However, there is another hadith: “What is haram to drink is also haram to sell.” (see al-Jaziri, al-Madhahibul-Arba’a, IV/8) Thus, its purchase will have to be haram too. Qurtubi explains the consensus regarding the issue and the view of Malikis in this direction: “It is no longer permissible to use them and all kinds of unclean things in any way whatsoever. Even crops and animals cannot be watered with dirty water either (Ebussuud Efendi says that the plants watered with dirt are halal without karahah according to most of the fiqh scholars. see Ibn Abidin, VI/341); unclean things cannot be given to sheep and goats as fodder. A dead animal is not given to dogs and wild animals. However, if they eat it, they are not prevented. That is the apparent meaning of the verse “Forbidden to you (for food) are: dead meat…” and no use of them is excluded.” (Qurtubi, IV/218)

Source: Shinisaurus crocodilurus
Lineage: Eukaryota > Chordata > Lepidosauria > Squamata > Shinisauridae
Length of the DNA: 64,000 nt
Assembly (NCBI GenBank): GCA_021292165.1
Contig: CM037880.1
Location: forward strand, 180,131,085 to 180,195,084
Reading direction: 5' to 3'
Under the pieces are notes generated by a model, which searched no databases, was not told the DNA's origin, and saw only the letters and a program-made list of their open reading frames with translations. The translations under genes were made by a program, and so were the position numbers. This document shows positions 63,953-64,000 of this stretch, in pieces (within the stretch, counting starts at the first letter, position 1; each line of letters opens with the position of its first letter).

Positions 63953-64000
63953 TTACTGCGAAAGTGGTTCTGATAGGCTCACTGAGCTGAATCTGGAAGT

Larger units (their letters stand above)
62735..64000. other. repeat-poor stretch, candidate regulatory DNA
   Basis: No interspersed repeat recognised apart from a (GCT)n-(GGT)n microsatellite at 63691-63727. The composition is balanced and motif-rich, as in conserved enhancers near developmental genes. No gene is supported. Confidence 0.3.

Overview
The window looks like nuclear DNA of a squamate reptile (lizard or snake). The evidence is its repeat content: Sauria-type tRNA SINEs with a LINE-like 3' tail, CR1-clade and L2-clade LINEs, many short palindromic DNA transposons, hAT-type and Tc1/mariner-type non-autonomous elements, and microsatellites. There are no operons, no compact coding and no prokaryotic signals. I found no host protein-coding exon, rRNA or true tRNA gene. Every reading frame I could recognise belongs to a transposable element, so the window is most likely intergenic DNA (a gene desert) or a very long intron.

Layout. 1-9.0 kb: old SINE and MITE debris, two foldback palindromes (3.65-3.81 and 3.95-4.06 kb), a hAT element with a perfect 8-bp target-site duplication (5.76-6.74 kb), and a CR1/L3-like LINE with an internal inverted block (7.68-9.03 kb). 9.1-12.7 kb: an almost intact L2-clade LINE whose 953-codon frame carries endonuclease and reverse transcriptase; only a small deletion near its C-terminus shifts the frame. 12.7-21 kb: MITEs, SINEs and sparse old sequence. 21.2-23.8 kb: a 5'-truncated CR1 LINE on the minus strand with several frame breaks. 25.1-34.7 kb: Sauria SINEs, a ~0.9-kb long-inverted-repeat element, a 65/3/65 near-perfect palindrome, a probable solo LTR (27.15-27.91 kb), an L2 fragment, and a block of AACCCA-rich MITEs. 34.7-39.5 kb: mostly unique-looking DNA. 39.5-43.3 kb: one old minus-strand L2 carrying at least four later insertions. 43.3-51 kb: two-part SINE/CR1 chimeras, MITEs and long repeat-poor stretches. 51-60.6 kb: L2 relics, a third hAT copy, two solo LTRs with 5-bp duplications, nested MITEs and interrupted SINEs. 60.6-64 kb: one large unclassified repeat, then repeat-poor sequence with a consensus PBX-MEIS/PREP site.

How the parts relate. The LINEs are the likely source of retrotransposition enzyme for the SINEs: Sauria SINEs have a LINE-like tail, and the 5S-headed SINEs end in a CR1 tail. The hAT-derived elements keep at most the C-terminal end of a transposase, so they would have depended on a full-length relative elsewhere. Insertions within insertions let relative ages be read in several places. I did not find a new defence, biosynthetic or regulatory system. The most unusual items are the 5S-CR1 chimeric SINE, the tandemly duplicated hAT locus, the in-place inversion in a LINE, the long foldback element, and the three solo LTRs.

In addition, although it is not mentioned in any tafsir, the verse above explains for whom are the substances rendered haram prohibited with an interesting Quranic expression: “by an eater to eat”. Since animals are “eaters”, this verse must indicate that those substances are also haram for them. The following objection may come to mind here: “Since “haram” is a concept related to the actions of responsible people, how can it be said that something is unlawful for animals? We can briefly answer it as follows: What is haram is not the animals’ eating them themselves but people’s feeding the animals with them. Something similar is in question in the following verse:
“… and the (children) among you who have not come of age ask your permission (before they come to your presence).” (see an-Nur, 24/58)
The responsible people in the verse above are not the children, but their parents, who have to teach them.